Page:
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Setting up Jewellery classes


#1

Hi all, I am about to set up some jewellery and Silversmithing classes
for both recreational students and the more serious student who may
want to apply new techniques to what they already know.

It would be interesting to hear about other people’s experience in
this field. I would also appreciate hearing what kind of topics you
would expect to be covered in a short course on jewellery. I am not
interested in gem setting and the more specialised side of jewellery.
I want to give people a basic grounding in fairly basic techniques.
Obviously they have to enjoy themselves otherwise they may not come
back again!? I am also planning to do a Silversmithing course along
the same lines, but perhaps this is a little outside the scope of this
mailing list?

Thanks for all your thoughts and ideas in advance.

Richard


#2

Richard:

Check this list’s archives, as similar questions have been posed
before and one contributor discussed simple ring making classes he
offered on the street to whoever came by while he was exhibiting. As
I remember, they were a smash, people loved it. There have also been
threads on setting up classes for middle school students and the
projects used.

HTH,
Roy


#3

Richard, I once looked into teaching lapidary classes. Personnel
injury insurance stopped the project. I cannot remember the figures,
but it was exorbitant. Most classes are run within a system, either
state, community college, or locally funded. The system covers the
insurance liability. A point the insurance brokers brought up to me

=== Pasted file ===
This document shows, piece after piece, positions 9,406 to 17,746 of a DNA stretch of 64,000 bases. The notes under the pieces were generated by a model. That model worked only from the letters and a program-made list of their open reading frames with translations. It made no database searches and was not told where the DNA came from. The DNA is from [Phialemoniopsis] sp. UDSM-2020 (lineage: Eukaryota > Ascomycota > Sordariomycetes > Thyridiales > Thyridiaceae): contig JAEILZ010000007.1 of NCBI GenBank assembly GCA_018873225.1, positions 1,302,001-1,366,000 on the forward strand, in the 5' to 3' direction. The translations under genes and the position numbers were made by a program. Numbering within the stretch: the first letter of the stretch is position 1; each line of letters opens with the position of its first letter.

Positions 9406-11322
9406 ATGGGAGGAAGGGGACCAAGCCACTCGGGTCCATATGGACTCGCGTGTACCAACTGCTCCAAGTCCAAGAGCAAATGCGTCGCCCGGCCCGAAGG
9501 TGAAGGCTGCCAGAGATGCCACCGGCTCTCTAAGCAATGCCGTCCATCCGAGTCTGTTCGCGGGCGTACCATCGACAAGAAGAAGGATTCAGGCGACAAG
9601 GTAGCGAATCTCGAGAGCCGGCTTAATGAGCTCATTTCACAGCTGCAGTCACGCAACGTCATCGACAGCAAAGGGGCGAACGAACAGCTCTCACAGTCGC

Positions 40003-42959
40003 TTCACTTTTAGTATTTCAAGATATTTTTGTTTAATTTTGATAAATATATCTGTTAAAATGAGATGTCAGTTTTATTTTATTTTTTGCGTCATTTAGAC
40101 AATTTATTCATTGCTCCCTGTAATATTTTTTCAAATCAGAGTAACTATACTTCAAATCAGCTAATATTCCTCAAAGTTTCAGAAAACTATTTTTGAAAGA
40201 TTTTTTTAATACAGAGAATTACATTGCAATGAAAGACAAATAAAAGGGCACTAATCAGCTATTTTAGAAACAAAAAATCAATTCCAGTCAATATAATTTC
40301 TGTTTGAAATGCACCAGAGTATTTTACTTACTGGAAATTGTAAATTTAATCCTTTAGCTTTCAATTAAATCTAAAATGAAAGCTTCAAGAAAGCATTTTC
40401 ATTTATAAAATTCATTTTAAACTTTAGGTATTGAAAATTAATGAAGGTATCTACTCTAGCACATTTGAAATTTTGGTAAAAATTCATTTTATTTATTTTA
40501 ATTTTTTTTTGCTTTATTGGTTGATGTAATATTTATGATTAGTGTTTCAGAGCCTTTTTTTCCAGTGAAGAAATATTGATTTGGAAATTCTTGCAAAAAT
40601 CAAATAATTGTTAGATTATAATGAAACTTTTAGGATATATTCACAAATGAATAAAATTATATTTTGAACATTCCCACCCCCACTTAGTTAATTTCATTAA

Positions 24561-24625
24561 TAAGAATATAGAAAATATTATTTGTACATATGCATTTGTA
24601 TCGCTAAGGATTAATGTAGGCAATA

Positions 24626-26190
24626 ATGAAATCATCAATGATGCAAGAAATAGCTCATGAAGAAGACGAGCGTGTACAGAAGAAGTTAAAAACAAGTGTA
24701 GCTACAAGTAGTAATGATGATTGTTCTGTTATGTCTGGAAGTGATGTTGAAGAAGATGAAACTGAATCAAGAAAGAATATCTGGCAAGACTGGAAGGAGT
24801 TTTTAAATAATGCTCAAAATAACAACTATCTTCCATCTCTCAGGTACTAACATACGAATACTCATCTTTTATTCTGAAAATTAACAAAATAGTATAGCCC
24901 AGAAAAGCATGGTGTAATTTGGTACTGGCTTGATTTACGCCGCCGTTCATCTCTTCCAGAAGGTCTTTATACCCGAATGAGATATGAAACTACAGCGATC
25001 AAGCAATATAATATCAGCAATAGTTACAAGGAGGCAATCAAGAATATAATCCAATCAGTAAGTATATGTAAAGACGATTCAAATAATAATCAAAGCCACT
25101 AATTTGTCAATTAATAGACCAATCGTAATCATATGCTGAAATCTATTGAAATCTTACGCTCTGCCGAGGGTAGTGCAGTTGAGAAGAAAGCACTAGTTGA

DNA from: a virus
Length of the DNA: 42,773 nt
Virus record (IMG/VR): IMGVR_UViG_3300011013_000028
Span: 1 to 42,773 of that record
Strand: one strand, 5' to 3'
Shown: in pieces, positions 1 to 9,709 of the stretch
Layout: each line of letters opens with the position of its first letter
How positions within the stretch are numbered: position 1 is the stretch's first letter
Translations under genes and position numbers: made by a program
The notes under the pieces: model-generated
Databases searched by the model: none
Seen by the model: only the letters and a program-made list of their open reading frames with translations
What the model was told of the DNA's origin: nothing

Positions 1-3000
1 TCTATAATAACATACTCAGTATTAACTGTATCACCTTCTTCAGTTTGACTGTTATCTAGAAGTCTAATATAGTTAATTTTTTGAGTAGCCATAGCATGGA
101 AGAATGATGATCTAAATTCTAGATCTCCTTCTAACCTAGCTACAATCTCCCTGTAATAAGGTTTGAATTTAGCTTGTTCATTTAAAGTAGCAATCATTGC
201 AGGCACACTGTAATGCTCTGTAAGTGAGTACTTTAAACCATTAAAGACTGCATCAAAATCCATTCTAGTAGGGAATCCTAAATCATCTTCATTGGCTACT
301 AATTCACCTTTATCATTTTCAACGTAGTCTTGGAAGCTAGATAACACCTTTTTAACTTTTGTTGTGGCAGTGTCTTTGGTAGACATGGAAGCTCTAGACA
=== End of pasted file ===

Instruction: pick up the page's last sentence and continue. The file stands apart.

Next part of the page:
is very well taken. Even if you have the student sign a statement
relieving you of liability you can still be subject to litigation.
You can be sued for improper instruction, equipment malfunction, and
improper supervision. Brokers told me that juries will side with the
student most of the time. Even if the student signed a statement
stating otherwise. Thus I do not teach, do not have a factory, and
do not have employees.

Gerry Galarneau


#4

Hi Richard,

Where will you be offering your classes?

Recently (1-1/2 years ago) I opened a small fine arts school in
central NJ, and 7 months ago we expanded it to include a Contemporary
Pottery Studio (a paint-your-own-pottery store). One of the classes
we’ve added that has been successful is a workshop in making jewelry
using wire-working techniques. If you’d like to know more, please
let me know what you would like to know about - I can tell you length
of workshop, marketing, student feedback, etc. You can e-mail me if
you’d like. Take care - Arts.


#5

Hi Gerry, I will have to take out public liability insurance. We are
not such a litigious nation as the US, so I think that signing a
contract would not be a problem. How can a student sue for improper
instruction? It could be just as much the students problem as the
instructors.

Richard


#6

Yes. Ring-making is very high on the list of what people want to do.
It’s amazing, really, how deep the desire seems to be. I do ring
making with high school students too, and casting wax or found shapes
is a great thing to do. (Using the Delft sand casting method using
mostly pewter, and stg sil for some of the adventurous kids.) I’m
coming over there Richard, will have my ‘Sreet Jewellery’ gear as I’m
doing it in Massachusetts!

Brian
B r i a n � A d a m S t r e e t J e w e l l e r y
Auckland NEW ZEALAND ph/fx +64 9 817 6816
Street Jewelry Massachusetts, Jul29 + Aug5
http://www.adam.co.nz/workshops/highschool.htm latest pics


#7

Sounds like a great idea. I miss the fun from Art Metals where we
were able to experience different ideas and use the creative side of
metal and heat. I found that with the structured class I learned so
much about the basics and fell in love with fabrication and the feel
of metal and tricks to efficiency but with art metals I was able to